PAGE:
NASA's Artemis 1 mission will reach its maximum distance from Earth today.
Artemis 1, the first flight of the Artemis program, will see the Orion spacecraft get nearly 270,000 miles (435,000 kilometers) from Earth on Monday (Nov. 28), NASA officials wrote in a statement (opens in new tab).
Orion has already surpassed the previous farthest distance from Earth reached by a human-rated spacecraft on its journey around the moon. On Saturday (Nov. 26), the uncrewed capsule flew past the record-setting distance achieved by the Apollo 13 crewed command module, surpassing 248,655 miles (400,171 km) from Earth at about 8:40 a.m. EST (1340 GMT) that day.
Orion is an uncrewed journey around the moon to let NASA engineers assess the spacecraft's readiness ahead of human missions, which are currently planned to begin with the crewed Artemis 2 mission looping around the moon in 2024 or so.
You can follow live views in real time either through this camera feed (opens in new tab), or as an animation, on this NASA website (opens in new tab). The animated website shows how far Orion is from Earth at any given moment.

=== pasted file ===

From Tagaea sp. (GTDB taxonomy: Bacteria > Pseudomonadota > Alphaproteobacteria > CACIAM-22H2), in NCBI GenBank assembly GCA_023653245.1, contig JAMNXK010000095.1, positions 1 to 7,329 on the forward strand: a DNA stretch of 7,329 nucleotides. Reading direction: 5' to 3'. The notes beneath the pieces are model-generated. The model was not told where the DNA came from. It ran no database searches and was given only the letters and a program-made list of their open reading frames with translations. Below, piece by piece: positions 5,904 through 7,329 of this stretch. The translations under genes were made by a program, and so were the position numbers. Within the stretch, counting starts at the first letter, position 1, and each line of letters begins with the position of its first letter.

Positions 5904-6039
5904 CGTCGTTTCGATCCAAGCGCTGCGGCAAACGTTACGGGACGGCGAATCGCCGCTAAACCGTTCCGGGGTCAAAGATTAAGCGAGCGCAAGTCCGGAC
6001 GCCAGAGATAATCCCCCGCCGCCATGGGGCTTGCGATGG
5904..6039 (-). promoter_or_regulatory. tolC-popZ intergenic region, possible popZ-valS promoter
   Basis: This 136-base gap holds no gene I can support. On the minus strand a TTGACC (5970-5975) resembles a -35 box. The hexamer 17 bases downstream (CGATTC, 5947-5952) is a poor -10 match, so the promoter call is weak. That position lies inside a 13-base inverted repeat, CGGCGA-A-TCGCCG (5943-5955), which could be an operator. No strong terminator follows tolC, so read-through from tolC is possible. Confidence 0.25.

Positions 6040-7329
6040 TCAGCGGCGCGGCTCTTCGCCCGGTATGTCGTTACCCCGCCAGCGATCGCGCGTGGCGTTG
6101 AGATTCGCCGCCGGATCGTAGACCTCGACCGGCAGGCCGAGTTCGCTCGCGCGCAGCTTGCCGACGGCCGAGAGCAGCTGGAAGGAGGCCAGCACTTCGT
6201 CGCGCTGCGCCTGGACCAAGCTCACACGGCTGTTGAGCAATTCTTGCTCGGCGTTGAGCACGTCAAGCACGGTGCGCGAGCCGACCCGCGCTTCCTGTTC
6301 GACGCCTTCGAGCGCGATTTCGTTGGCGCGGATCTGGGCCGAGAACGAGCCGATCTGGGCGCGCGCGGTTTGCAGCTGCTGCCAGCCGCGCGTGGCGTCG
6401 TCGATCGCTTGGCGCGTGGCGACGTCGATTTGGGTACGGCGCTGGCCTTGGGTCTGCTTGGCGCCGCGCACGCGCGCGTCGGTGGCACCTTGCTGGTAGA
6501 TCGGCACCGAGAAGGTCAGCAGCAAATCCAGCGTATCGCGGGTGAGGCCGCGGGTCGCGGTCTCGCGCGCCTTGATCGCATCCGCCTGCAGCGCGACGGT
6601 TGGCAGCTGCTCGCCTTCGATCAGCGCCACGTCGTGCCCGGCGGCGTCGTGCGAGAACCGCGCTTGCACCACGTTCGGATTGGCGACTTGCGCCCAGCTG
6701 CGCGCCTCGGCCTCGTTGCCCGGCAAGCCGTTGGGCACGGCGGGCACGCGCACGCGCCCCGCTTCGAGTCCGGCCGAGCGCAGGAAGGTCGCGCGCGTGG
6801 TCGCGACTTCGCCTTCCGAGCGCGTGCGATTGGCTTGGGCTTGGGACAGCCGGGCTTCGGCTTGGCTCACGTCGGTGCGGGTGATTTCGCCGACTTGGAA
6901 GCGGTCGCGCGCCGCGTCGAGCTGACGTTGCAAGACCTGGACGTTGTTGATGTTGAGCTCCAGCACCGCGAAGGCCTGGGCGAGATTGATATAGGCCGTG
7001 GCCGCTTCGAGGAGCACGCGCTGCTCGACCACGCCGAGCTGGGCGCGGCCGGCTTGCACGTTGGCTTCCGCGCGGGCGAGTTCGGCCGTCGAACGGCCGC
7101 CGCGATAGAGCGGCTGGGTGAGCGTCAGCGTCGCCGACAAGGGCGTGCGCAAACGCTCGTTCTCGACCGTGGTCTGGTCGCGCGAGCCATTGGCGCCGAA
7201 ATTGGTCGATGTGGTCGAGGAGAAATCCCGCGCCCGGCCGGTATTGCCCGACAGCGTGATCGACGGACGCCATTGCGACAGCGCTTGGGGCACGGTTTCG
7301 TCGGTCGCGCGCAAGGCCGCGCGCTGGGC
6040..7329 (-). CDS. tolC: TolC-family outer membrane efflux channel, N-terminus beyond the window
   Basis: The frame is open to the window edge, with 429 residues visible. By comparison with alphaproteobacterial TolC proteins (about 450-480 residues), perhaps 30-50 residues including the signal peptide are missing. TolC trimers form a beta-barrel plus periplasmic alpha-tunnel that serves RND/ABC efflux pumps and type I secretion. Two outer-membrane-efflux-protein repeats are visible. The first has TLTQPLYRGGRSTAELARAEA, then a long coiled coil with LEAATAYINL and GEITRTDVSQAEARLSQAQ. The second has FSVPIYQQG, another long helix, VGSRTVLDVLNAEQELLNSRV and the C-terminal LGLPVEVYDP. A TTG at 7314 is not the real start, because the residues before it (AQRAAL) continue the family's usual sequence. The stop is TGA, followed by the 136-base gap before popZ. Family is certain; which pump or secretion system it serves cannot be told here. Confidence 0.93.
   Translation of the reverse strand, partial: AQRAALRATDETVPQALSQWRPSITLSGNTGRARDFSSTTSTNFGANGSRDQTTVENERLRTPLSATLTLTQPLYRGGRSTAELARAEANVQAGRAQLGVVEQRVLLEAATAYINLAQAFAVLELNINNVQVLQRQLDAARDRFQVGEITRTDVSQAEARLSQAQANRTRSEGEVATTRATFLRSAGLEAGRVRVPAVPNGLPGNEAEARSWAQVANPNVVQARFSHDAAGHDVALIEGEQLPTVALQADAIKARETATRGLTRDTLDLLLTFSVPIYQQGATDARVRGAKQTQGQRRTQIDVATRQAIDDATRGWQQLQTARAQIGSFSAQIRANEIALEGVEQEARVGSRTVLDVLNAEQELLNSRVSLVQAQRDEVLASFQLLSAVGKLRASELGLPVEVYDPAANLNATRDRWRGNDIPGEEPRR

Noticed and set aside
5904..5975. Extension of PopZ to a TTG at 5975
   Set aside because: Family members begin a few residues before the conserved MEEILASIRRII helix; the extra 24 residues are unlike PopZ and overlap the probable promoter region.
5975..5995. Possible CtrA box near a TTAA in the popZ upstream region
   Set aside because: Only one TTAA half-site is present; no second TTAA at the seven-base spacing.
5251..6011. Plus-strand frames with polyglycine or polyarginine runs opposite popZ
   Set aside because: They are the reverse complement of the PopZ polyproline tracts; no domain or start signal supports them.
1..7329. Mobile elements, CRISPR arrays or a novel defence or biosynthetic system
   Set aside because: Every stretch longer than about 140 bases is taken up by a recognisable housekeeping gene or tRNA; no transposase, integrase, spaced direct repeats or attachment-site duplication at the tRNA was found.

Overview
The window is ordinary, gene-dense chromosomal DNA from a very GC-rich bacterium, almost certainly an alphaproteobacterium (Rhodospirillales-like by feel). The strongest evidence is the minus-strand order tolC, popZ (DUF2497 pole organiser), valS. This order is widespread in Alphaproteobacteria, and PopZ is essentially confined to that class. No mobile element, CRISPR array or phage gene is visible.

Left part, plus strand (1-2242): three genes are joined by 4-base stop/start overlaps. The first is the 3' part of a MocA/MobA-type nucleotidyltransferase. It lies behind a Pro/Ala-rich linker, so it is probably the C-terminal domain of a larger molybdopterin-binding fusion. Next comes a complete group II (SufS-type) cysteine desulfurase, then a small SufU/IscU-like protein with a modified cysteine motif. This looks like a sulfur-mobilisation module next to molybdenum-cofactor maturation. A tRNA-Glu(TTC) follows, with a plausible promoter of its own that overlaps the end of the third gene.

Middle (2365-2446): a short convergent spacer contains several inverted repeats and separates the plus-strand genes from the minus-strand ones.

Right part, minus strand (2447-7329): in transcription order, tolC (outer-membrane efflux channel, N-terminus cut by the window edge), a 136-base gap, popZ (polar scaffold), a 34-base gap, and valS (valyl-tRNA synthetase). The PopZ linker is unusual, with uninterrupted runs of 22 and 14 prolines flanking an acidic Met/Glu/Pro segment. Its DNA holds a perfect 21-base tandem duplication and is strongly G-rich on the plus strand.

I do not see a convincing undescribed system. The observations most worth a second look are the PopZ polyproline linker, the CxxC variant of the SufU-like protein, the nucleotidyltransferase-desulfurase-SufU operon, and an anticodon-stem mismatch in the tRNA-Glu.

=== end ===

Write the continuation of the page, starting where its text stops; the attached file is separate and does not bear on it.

The website shows Orion in space, along with its mission elapsed time, velocity, and distance from Earth and the moon. You can look at different views of the spacecraft by switching between solar array cameras or views of the mission track or spacecraft.
Orion is set to return to Earth on Dec. 11 with a splashdown in the Pacific Ocean, as long as the mission continues to go to plan.
Elizabeth Howell is the co-author of "Why Am I Taller (opens in new tab)?" (ECW Press, 2022; with Canadian astronaut Dave Williams), a book about space medicine. Follow her on Twitter @howellspace (opens in new tab). Follow us on Twitter @Spacedotcom (opens in new tab) or Facebook (opens in new tab).